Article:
It was the custom to change the stations of the different
companies of a regiment about every two years. So the autumn of
'82 found us on the way to Fort Halleck, a post in Nevada, but
differing vastly from the desolate MacDermit station. Fort
Halleck was only thirteen miles south of the Overland Railroad,
and lay near a spur of the Humboldt range. There were miles of
sage-brush between the railroad and the post, but the mountains
which rose abruptly five thousand feet on the far side, made a
magnificent background for the officers' quarters, which lay
nestled at the bottom of the foot-hills.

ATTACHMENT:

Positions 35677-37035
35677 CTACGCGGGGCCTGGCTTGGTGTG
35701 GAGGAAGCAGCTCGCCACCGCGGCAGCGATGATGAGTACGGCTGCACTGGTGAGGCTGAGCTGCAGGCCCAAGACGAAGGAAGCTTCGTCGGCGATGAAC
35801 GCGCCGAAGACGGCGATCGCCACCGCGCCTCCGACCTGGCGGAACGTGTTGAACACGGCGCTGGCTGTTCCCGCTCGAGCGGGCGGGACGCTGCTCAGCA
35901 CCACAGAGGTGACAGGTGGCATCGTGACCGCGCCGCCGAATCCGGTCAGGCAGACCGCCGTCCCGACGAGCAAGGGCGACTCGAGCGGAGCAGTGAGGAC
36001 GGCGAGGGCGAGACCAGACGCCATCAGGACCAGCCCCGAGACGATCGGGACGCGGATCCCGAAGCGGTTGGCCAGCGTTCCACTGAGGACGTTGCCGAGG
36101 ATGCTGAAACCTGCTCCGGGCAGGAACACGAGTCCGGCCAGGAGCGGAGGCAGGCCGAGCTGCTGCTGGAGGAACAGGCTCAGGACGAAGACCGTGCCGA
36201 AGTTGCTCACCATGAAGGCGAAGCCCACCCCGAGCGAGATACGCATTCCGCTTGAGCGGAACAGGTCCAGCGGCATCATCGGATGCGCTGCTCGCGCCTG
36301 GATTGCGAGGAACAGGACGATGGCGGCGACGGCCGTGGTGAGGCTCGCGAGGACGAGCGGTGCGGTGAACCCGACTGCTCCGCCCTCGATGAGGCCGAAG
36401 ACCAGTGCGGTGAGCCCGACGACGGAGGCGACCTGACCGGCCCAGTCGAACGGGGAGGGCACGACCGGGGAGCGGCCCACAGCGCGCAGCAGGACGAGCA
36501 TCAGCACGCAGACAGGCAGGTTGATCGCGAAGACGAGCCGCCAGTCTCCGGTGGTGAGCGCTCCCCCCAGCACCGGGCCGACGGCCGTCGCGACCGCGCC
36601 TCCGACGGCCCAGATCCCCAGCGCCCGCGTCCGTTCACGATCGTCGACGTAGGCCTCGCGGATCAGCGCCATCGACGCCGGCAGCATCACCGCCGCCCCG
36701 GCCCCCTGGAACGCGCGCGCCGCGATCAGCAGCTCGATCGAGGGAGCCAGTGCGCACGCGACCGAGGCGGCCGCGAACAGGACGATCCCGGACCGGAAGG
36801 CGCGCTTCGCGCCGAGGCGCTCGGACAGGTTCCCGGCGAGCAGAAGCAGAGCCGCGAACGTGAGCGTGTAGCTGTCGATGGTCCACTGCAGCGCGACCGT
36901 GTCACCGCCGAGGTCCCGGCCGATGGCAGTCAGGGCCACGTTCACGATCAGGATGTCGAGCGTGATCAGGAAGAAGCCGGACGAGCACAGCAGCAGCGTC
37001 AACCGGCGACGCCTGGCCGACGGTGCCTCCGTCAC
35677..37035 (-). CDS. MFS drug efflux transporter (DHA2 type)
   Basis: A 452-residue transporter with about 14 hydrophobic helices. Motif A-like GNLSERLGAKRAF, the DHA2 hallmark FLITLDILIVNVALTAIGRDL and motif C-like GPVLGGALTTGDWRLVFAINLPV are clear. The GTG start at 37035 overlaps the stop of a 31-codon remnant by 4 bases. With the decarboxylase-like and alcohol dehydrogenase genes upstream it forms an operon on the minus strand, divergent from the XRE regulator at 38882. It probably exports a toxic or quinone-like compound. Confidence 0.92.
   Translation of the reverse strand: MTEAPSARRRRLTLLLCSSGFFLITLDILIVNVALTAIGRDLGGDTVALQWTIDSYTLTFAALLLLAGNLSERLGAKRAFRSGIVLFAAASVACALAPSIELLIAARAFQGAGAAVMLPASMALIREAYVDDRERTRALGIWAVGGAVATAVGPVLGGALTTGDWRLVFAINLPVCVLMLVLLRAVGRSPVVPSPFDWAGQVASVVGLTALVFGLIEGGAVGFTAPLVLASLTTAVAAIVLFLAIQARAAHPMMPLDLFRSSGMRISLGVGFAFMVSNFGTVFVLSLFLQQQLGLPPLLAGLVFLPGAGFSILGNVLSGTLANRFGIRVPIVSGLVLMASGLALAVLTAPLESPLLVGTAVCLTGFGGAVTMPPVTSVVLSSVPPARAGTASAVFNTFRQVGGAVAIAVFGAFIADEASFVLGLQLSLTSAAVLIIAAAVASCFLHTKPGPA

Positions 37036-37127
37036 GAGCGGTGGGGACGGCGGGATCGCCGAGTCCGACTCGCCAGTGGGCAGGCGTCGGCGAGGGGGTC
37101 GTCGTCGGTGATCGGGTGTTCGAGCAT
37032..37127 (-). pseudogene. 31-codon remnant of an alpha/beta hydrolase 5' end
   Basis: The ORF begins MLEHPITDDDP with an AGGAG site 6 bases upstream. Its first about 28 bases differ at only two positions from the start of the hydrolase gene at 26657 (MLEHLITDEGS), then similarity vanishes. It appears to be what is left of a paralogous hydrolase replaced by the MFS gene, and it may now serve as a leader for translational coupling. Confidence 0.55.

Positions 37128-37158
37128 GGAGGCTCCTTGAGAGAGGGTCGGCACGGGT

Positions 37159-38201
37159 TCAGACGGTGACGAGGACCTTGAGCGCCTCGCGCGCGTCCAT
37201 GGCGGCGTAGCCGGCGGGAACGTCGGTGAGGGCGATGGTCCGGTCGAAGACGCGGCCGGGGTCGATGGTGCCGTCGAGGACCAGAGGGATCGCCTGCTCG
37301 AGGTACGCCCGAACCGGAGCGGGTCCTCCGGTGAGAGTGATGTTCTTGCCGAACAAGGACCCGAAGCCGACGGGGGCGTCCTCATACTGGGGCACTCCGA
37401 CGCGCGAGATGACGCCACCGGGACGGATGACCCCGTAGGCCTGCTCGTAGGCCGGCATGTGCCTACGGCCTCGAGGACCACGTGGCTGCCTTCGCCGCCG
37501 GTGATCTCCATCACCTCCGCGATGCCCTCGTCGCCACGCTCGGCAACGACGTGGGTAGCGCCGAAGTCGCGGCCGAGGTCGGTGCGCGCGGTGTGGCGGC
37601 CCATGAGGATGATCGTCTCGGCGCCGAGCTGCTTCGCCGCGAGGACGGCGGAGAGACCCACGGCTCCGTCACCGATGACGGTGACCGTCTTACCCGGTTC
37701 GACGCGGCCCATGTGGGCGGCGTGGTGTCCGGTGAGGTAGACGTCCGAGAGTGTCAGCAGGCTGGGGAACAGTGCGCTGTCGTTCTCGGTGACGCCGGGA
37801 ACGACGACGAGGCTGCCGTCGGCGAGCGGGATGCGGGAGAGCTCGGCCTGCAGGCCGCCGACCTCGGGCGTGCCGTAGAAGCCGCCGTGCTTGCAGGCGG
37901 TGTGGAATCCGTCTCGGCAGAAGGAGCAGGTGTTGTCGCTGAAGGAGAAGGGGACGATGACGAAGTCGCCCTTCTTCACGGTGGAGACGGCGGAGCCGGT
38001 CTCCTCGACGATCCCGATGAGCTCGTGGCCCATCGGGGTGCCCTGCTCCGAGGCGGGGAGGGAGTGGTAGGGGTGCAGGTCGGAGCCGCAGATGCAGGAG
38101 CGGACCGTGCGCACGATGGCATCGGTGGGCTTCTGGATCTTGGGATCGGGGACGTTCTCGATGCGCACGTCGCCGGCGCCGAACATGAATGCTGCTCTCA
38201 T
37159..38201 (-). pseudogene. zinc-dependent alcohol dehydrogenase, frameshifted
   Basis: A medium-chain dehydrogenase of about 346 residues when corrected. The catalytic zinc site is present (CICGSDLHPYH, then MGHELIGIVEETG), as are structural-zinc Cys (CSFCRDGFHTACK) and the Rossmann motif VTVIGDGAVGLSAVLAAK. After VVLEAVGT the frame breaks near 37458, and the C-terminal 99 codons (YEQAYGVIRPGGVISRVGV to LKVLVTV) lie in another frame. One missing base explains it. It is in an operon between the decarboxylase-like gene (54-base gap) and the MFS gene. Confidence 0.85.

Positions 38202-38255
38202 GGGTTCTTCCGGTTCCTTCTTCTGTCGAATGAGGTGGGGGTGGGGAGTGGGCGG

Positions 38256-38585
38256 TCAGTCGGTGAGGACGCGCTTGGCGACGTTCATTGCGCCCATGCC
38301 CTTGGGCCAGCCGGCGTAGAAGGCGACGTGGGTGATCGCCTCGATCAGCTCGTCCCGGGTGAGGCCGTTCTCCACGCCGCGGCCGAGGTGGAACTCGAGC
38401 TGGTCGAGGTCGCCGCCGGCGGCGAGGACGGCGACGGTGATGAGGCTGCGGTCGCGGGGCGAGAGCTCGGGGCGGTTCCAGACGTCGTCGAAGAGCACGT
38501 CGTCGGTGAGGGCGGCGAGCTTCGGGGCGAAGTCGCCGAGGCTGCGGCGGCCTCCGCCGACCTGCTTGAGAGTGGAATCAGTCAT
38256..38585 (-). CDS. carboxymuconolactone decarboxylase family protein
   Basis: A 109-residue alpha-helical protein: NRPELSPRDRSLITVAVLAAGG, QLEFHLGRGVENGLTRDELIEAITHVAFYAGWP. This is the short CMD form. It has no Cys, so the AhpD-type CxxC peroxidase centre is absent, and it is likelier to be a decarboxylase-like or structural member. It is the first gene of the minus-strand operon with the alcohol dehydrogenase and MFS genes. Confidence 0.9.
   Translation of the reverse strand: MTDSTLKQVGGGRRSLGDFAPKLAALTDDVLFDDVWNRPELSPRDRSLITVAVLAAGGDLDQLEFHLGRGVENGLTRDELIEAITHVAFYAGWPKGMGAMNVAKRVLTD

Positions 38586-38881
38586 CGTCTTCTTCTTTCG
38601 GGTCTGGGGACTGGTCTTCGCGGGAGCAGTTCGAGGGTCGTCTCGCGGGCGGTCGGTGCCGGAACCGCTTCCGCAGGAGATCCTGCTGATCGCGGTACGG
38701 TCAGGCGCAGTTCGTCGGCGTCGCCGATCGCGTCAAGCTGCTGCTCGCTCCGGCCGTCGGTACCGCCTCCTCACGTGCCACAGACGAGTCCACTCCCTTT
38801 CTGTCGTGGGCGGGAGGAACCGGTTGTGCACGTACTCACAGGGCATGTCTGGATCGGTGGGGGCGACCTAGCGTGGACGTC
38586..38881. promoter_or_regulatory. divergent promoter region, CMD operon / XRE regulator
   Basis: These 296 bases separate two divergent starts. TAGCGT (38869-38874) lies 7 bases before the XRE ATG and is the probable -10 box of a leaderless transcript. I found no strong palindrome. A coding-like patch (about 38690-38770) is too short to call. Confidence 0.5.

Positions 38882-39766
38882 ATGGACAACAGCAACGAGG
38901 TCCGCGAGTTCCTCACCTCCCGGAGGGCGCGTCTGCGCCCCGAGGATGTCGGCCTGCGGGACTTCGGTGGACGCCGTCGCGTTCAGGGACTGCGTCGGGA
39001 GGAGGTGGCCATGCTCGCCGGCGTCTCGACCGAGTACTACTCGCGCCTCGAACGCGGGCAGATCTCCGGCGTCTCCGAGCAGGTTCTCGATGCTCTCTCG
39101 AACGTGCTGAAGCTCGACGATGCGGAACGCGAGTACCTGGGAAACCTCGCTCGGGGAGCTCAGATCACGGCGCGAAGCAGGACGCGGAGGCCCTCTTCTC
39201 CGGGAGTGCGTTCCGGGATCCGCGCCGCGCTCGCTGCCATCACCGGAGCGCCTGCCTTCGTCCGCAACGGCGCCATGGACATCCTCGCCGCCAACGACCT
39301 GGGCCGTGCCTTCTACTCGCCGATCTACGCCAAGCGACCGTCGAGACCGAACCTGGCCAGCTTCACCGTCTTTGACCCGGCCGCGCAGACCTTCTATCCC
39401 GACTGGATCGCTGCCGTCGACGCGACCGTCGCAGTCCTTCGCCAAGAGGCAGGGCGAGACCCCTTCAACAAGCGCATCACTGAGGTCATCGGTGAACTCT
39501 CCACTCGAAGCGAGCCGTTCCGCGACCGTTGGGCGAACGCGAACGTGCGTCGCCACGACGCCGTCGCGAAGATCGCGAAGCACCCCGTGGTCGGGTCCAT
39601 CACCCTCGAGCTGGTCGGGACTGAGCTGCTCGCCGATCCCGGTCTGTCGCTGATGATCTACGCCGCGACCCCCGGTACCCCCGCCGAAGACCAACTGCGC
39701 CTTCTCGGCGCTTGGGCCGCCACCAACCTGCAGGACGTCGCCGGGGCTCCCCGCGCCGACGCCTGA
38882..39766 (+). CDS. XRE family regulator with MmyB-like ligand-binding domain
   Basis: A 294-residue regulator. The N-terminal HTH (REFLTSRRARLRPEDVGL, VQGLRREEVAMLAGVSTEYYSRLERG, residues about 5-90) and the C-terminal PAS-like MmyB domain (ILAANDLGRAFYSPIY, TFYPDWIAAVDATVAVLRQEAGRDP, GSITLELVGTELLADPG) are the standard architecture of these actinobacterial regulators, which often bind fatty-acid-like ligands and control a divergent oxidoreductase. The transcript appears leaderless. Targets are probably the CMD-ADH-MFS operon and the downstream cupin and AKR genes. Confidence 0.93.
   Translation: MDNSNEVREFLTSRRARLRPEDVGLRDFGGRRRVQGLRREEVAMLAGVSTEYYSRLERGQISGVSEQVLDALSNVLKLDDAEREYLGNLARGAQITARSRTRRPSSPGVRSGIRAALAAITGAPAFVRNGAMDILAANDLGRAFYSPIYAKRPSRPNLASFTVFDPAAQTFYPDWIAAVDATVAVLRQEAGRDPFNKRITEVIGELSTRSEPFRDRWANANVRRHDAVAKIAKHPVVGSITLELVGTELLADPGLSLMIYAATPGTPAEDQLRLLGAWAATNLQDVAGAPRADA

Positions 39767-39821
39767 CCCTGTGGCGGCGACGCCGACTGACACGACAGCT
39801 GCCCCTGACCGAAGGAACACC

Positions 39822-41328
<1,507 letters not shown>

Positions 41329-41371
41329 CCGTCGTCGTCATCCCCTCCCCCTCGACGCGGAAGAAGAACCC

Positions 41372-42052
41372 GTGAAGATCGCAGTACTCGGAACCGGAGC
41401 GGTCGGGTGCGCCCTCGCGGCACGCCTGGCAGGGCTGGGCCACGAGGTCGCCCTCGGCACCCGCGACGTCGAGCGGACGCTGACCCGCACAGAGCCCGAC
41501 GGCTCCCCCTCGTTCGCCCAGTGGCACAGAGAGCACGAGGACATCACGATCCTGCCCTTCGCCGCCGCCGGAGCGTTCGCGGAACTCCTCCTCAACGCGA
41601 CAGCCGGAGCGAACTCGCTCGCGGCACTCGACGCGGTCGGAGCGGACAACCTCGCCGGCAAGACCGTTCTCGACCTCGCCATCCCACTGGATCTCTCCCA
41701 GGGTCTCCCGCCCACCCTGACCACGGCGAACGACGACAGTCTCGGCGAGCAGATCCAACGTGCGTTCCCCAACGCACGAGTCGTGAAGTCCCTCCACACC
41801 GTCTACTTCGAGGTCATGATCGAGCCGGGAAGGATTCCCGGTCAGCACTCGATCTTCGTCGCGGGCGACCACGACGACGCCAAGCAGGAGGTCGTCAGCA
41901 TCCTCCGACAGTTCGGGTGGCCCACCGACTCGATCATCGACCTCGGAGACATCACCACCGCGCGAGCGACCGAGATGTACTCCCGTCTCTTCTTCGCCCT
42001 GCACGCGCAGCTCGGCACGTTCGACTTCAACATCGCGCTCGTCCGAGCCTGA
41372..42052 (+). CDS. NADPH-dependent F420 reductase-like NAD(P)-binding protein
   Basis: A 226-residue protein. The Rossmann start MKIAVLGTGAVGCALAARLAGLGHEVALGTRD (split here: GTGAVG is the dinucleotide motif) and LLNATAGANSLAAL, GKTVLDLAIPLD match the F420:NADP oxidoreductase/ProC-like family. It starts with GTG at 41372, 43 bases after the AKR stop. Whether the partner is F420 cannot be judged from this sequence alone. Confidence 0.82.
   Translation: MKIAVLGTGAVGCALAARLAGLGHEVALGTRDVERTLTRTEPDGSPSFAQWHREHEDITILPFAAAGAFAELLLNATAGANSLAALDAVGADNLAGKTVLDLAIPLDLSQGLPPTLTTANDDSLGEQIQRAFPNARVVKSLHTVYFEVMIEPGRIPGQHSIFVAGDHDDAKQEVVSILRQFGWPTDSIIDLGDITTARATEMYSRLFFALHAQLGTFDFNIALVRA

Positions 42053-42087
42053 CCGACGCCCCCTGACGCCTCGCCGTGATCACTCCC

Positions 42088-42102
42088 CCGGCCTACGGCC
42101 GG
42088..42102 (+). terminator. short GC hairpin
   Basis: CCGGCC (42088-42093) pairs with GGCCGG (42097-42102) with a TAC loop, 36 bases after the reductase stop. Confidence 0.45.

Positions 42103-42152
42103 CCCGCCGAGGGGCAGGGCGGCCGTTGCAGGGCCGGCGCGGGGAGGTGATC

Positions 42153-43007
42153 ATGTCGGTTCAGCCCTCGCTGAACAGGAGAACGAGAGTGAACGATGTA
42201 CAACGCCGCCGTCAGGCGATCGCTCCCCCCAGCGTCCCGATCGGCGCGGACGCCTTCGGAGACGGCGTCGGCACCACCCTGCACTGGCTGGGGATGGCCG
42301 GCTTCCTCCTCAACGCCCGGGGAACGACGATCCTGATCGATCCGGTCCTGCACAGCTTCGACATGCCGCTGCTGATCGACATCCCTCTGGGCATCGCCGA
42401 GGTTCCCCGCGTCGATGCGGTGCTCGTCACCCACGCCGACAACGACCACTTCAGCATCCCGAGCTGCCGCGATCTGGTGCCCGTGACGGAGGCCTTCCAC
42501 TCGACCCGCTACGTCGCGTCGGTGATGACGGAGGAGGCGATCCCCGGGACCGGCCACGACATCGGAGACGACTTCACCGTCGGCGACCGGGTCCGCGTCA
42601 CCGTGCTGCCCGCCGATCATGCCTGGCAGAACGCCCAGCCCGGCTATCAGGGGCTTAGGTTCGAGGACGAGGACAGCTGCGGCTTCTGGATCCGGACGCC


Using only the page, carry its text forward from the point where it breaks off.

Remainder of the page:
"Oh! what a lovely post!" I cried, as we drove in.
Major Sanford of the First Cavalry, with Captain Carr and
Lieutenant Oscar Brown, received us. "Dear me," I thought, "if
the First Cavalry is made up of such gallant men as these, the
old Eighth Infantry will have to look out for its laurels."
Mrs. Sanford and Mrs. Carr gave us a great welcome and vied with
each other in providing for our comfort, and we were soon
It was so good to see the gay yellow of the cavalry again! Now I
rode, to my heart's content, and it was good to be alive; to see
the cavalry drill, and to ride through the canons, gorgeous in
their flaming autumn tints; then again to gallop through the
sage-brush, jumping where we could not turn, starting up rabbits
by the score.